Ideas for improving the governor’s budget

Idaho needs a responsible, sustainable budget to run our state effectively and efficiently. In addition, the governor’s Task Force on Improving Education has called for an increased investment in our education system of $350 million. To better meet these objectives, the fiscal year (FY) 2015 Executive Budget released last week can be improved in several ways.

The Idaho Center for Fiscal Policy presents an alternative allocation of the state’s resources. It differs from the Executive Budget by:

1)    Rolling over the ending balance from FY 2014, rather than putting those dollars in rainy day funds.  Instead of transferring $71.7 million to the Budget Stabilization Fund, the Public Education Stabilization Fund, and the Higher Education Stabilization Fund, these dollars flow into FY 2015 where they ultimately provide the basis for a $66.1 million ending balance in FY 2015. That $66.1 million is in addition to $224.8 million that is already in the state’s six major reserve funds’ balances as of FY 2014. It is also $16.3 million higher than the Governor’s recommended FY 2015 ending balance.

2)    Restoring $35 million to the Department of Health & Welfare budget. This will restore most of the cuts—primarily to care for persons with serious disabilities—which were made to the FY 2012 budget. The additional $35 million in state dollars allocated for this purpose will yield over $100 million when federal matching dollars are included.

3)    Investing available funds in Idaho rather than relinquishing $30 million for tax reductions. An analysis of Idaho’s long-range fiscal situation indicates the state budget has no capacity for further reductions in the revenue stream, and if anything it will require additional revenue sources to fulfill the governor’s promise to fully fund his education task force’s recommendations.

4)    Adjusting public school and state employee salaries by 4 percent. A 4 percent adjustment in FY 2015 will cost $21.5 million for state employees and $36.8 million for public school employees. FY 2015 marks the sixth consecutive budget the governor has recommended no adjustments for inflation to the state’s workforce compensation. Current estimates are that state worker wages in Idaho are 19 percent below market levels, generating unnecessary and costly turnover.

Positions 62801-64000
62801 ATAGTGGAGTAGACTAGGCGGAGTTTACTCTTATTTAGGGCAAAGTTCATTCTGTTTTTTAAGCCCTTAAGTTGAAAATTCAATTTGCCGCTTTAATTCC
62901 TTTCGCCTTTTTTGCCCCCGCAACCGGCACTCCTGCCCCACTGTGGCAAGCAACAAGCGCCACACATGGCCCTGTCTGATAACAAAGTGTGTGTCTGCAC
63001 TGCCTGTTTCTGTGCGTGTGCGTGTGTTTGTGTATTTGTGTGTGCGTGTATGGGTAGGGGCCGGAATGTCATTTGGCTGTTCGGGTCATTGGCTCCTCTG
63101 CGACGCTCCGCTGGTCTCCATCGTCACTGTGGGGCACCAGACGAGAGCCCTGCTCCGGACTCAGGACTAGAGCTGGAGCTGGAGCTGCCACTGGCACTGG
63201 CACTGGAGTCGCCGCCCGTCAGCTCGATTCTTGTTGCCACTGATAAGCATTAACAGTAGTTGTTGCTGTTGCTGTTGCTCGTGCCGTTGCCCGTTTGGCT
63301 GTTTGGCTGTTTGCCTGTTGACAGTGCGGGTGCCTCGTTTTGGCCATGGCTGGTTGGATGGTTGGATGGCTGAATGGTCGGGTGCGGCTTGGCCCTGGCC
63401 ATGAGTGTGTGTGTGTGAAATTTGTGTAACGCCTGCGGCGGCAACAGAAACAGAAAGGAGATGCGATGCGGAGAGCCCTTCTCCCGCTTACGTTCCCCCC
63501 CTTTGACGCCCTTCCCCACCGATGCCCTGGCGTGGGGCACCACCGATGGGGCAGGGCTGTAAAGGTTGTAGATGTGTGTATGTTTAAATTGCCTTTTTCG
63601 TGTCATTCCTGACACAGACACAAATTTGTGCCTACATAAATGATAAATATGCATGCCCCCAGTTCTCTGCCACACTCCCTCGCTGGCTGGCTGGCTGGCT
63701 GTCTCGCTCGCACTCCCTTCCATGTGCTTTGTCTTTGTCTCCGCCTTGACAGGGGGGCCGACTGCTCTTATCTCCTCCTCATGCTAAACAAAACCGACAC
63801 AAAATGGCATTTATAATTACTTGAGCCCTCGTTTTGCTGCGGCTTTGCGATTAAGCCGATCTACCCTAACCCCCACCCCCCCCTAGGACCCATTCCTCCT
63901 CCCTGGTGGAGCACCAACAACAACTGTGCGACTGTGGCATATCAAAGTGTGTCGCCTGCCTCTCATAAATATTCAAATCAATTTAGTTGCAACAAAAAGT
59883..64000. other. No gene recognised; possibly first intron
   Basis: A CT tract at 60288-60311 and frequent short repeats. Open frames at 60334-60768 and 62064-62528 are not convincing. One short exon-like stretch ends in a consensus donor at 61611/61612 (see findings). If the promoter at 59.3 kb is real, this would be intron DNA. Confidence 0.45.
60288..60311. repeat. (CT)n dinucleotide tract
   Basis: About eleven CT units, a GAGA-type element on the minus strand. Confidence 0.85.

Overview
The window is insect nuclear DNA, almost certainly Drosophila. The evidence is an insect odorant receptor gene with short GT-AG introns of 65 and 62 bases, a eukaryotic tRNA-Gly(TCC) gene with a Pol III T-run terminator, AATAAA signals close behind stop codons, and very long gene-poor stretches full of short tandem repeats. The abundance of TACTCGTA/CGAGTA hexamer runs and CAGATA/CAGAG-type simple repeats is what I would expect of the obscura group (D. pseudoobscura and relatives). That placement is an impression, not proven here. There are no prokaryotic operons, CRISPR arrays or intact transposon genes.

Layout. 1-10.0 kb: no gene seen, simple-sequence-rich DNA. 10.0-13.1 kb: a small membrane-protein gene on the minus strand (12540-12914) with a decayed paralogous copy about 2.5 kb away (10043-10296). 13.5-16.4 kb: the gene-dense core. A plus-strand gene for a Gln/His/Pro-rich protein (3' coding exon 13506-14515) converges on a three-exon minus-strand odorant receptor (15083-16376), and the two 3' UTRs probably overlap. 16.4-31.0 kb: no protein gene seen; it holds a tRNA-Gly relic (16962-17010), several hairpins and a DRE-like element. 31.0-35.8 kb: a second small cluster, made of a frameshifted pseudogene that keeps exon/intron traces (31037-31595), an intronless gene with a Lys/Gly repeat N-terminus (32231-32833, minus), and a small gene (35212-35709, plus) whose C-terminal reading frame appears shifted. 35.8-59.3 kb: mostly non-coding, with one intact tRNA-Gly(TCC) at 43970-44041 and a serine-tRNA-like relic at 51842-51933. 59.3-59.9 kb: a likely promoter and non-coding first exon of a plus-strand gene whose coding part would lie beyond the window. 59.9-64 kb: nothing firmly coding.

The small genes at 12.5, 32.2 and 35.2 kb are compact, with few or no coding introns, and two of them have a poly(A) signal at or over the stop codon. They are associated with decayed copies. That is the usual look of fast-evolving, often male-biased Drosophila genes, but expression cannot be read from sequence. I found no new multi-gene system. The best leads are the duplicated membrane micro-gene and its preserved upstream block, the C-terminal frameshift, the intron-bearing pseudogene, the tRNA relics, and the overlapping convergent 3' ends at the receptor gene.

5)    Giving education investment an additional boost of $34.5 million (bringing total increased support for schools to over $70 million). Schools received ‘one-time’ funds in this amount for FY 2014. This $34.5 million is added to the “Maintenance of Effort” section of the FY 2015 budget and made permanent. Other maintenance items and after-maintenance enhancement items in the governor’s FY 2015 public school budget remain in place. Combined with the public school employee compensation adjustment, the ICFP budget provides an overall increase of 8.3 percent for public schools, versus the 2.9 percent increase in the governor’s budget. This may sound like a large increase, but it only brings the FY 2015 public school budget to a level 3.6 percent ahead of FY 2008. Inflation alone over that period has been 13.5 percent.

6)    Taking advantage of federal dollars to increase Medicaid coverage to achieve substantial savings. A private firm found that ‘Medicaid Redesign,’ as it has been dubbed in Idaho, could yield $42.4 million in state savings in FY 2015. The state’s net savings consist of $9 million in increased administrative costs, offset by $40.9 million in reduced CAT program costs, $9.7 million in reduced behavioral health costs, and $0.8 million in reduced public health costs. (This figure does not reflect additional savings of $34.7 million that will occur at the county level, for a combined state and local saving of $77.1 million.)

The ICFP budget relies on the revenue projections used in building the Executive Budget, and leaves all of the governor’s other expenditure initiatives intact. The six changes outlined above yield a budget for Idaho that addresses critical funding needs in the areas of public schools, health and human services, and employee compensation levels. The ICFP budget also leaves an estimated FY 2015 ending balance of $66.1 million, an ample cushion for unanticipated contingencies over the next year and a half. Finally, the ICFP budget fully funds the Budget Stabilization Fund to 5 percent (its statutory upper limit) in FY 2014. When combined with Idaho’s five other reserve funds, this yields a total reserve balance of $224.8 million at the end of FY 2014, a sizeable cushion if serious fiscal problems are encountered.

In addition to the immediate benefits for Idaho and our children, increasing these investments will have long-term positive impacts for our economy.

 

Read our story of Ferguson’s press conference on Monday.